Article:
Build cross-plat­form apps with Re­act Na­tive

Dar­ryl Bartlett demon­strates how you can use Re­act Na­tive to build fully func­tional mo­bile apps for iOS and An­droid

net magazine - - CONTENTS -­ryl-bartlett/re­act-na­tive/tree/mas­ter/ YourAp­pName.

Dar­ryl Bartlett demon­strates how you can use Re­act Na­tive to build fully func­tional mo­bile apps for iOS and An­droid

There used to be a time when de­vel­op­ers would need to learn Swift/Ob­jec­tive C to build an iOS app, or Java if they wanted to build an An­droid app. We have now reached an ex­cit­ing time where web de­vel­op­ers can use their ex­ist­ing skills to build both web­sites and apps with­out hav­ing to learn a com­pletely new lan­guage.

Re­act Na­tive is a JavaScript li­brary de­vel­oped by Face­book. It was re­leased back in 2013 and has helped shape apps like Skype, Bloomberg, Wix and many more ( face­­act-na­tive/show­case.html). Not only can you use your ex­ist­ing knowl­edge of JavaScript but you can also use the same code­base to build for both iOS and An­droid.


To get started build­ing your Re­act Na­tive project, you will need to make sure that you have Node.js ( in­stalled. You can then in­stall the cre­ate-re­act-na­tive-app com­mand line util­ity by open­ing a new a ter­mi­nal win­dow and run­ning the fol­low­ing com­mand: npm in­stall - g cre­ate- re­act- na­tive- app You can then cre­ate your new project by run­ning the fol­low­ing com­mand: cre­ate- re­act- na­tive- app YourAp­pName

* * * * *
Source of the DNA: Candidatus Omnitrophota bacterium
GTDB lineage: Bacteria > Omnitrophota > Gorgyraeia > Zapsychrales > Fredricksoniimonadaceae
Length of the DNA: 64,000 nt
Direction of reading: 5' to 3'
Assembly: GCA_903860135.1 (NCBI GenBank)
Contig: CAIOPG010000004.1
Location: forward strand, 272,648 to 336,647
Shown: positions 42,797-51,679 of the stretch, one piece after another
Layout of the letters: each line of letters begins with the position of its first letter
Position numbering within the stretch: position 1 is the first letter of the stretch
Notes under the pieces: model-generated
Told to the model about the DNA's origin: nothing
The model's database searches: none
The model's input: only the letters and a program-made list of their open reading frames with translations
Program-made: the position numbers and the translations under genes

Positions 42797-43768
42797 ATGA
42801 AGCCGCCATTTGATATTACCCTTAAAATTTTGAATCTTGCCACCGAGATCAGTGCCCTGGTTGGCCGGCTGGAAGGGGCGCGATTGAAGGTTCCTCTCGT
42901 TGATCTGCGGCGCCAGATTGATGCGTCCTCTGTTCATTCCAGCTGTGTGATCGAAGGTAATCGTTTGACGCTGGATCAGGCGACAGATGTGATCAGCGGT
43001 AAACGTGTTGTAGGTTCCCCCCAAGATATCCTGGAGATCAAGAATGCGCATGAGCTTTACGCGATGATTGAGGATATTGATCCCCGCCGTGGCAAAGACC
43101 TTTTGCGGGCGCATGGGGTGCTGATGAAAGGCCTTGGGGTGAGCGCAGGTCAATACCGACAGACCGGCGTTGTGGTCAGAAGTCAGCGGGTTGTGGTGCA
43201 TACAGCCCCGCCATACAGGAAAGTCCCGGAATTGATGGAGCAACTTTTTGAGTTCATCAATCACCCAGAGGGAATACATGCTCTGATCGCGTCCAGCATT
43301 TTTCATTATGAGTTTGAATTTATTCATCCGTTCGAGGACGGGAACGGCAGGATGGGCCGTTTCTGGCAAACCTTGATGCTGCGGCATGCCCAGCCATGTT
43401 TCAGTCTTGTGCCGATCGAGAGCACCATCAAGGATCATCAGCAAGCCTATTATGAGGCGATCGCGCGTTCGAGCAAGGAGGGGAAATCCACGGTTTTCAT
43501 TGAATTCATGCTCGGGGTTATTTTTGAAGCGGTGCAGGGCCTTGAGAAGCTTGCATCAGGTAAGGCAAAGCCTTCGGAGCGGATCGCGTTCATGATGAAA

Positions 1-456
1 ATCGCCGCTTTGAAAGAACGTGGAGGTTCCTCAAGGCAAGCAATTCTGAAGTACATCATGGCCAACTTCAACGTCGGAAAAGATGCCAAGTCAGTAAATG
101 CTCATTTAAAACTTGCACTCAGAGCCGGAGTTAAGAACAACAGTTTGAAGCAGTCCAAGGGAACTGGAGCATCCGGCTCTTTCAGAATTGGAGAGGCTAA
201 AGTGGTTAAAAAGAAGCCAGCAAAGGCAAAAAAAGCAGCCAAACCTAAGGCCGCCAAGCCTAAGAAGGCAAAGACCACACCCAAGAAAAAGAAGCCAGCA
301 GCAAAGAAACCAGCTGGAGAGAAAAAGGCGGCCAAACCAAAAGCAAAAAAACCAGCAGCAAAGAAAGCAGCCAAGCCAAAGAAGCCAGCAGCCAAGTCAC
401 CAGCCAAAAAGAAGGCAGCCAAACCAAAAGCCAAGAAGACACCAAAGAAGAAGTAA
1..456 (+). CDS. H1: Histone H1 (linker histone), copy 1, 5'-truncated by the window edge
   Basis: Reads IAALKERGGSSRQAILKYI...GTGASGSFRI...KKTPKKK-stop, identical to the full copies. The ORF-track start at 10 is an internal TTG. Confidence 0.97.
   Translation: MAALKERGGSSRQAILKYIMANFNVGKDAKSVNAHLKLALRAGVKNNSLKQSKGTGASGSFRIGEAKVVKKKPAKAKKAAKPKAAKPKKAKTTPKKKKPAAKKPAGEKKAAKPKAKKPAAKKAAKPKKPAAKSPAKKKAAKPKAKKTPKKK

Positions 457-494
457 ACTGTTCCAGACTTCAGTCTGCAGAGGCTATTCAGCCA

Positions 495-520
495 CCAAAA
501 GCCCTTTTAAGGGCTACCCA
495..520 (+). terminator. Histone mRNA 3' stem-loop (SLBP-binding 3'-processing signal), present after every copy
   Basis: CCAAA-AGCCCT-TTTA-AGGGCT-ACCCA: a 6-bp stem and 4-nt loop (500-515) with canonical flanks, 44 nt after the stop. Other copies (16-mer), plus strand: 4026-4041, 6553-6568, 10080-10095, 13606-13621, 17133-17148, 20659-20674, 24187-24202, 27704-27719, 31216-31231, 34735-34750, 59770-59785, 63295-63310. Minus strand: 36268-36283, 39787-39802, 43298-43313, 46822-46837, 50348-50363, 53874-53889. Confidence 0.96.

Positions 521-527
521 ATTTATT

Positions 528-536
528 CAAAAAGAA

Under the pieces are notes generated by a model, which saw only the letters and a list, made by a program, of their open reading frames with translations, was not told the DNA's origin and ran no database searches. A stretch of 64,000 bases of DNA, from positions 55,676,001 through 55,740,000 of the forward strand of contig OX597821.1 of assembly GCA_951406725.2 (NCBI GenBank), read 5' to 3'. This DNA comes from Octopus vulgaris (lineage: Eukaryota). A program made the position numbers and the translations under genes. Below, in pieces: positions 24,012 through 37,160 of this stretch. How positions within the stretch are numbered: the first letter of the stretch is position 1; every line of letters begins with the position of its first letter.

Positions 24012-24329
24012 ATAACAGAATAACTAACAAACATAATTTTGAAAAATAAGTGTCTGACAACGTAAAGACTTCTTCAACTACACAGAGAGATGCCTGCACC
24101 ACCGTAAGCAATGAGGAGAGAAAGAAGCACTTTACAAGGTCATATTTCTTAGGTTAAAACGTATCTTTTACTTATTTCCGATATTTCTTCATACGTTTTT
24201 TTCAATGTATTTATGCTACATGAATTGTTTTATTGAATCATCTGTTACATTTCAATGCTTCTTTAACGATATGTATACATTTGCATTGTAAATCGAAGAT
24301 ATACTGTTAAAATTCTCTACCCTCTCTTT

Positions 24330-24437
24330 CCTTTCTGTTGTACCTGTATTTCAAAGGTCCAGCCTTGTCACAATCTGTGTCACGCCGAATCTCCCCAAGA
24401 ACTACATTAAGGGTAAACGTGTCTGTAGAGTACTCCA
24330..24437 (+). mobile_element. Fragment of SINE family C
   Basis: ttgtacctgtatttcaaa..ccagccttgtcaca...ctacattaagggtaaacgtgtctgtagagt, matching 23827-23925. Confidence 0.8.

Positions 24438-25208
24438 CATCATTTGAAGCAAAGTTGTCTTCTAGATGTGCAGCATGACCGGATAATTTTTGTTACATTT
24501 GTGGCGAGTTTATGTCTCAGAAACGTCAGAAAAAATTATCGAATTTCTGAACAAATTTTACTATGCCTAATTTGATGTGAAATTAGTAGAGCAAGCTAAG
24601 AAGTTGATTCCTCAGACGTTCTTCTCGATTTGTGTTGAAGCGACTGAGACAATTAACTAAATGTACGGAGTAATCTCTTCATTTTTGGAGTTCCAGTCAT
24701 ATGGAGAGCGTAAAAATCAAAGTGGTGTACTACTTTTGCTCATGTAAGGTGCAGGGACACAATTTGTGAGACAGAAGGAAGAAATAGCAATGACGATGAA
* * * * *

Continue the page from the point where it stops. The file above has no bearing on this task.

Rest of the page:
You will then need to nav­i­gate to your folder via the com­mand line and start the devel­op­ment server. cd myNewApp npm start You can then be­gin work­ing on your app by open­ing the App.js file us­ing a code ed­i­tor.


Since you used cre­ate-re­act-na­tive-app via the com­mand line to build your project, you can use the Expo client app to test your ap­pli­ca­tion. All you need to do is down­load the app from the iOS App Store or Google Play Store and then scan the QR code from in­side the ter­mi­nal. You will need to make sure your de­vice is on the same Wi-Fi net­work as your com­puter. You can also use the iPhone or An­droid sim­u­la­tor, if you have Xcode or An­droid Stu­dio in­stalled.


Let’s start by adding some­thing very ba­sic. To add some text to your ap­pli­ca­tion, you will need to type: <Text>Lo­gin Page<Text> Work­ing with styles is very sim­i­lar to CSS. If you wanted to add a style to the line of text that you just cre­ated, you would sim­ply edit that line of text to: <Text style={styles. main­header}> My Lo­gin App</ Text> You can then add the text style un­der Stylesheet.cre­ate. main­header: { color: ‘# 000066’, tex­tAlign: ‘cen­ter’, fontSize: 16 }, We are now go­ing to cre­ate a fully func­tional lo­gin screen so that users can lo­gin, reg­is­ter for a new ac­count, sign out and even re­set their pass­word. This is some­thing you will see a lot in mo­bile apps, so it lays down a nice foun­da­tion for fu­ture projects.